muscle-stretchingThere are several options on why and why not to stretch. I will give you mine and my reasoning as to why it is better in its execution. There is a the group that claims stretch, they believe a cold muscle is one that can tear, and that is not necessarily true, but a muscle without a large amount of blood in it can actually tear. Blood helps to transport nutrition all over the body, as well as bringing warmth to the muscle. So, they are right to believe that it is a cold muscle, but not an unstretched one.

When thinking of the process of muscle growth it is easier to explain what is going on like this: building muscle is the process of creating small micro tears in the muscle, which in order to repair themselves must be created stronger. There is a lot more to it than that, but in layman’s terms, this is the easiest way to explain it. Now stretching, can also create micro tears in the muscle and thus can small micro tears and cause the body to be less strong, because it basically has been preexhauhsted. This case cannot be made for activities such as running and sports, but in the field of lifting, it will take your strength if you stretch first.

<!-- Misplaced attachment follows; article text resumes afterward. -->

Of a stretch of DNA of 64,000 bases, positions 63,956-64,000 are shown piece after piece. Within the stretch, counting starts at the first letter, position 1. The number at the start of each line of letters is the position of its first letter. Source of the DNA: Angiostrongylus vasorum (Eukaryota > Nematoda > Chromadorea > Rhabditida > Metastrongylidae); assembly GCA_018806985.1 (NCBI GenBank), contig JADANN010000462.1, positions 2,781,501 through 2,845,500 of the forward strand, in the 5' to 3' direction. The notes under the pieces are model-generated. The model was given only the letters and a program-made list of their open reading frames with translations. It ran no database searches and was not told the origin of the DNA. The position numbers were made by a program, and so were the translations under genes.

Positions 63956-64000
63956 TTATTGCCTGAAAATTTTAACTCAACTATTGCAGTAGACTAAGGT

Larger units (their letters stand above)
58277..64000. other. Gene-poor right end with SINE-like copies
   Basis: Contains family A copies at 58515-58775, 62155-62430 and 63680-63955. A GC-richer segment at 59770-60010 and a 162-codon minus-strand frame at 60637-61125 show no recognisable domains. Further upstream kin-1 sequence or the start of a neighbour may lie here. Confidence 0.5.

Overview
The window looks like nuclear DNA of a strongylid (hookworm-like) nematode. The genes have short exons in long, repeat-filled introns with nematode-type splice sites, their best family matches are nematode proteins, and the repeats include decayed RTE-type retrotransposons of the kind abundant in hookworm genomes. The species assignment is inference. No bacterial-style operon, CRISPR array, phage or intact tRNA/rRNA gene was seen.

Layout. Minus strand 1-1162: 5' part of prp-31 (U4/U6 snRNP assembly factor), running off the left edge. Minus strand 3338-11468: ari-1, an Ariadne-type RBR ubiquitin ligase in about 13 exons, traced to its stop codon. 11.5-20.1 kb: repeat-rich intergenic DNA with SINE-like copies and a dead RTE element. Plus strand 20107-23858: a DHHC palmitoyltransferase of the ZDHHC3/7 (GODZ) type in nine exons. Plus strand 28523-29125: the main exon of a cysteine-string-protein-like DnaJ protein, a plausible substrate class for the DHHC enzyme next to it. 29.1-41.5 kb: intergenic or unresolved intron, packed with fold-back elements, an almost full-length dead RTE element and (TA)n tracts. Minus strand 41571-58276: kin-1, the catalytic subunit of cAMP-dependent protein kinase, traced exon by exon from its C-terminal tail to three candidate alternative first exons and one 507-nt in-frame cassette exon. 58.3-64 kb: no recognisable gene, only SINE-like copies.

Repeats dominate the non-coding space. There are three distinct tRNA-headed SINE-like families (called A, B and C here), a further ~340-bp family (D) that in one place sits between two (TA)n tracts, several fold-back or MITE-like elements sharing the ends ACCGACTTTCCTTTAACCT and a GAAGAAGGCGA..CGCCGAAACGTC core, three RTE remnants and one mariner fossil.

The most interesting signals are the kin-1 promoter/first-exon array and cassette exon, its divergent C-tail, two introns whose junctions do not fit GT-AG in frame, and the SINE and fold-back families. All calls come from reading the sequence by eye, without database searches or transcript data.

Instead I recommend that people pump the muscle, this is much more beneficial for growth. First, it warms up the muscle do to the warm, fresh blood, as well as expanding the volume of the muscle. This extra volume can also force muscles to grow and expand in order to hold it. Think of it like lubrication. This is also important because it rushes nutrition right to the muscle which will better aid its performance and swifter recovery.

When do I stretch? At the end of a workout is where I find it to make the most sense. It finishes off the muscle and it helps to force out the lactic acid build up so that one recovers quicker. This is especially important if you work a body part twice a week. This has been a successful action for me for some time, however this is not medical advice and pursue it at your own caution.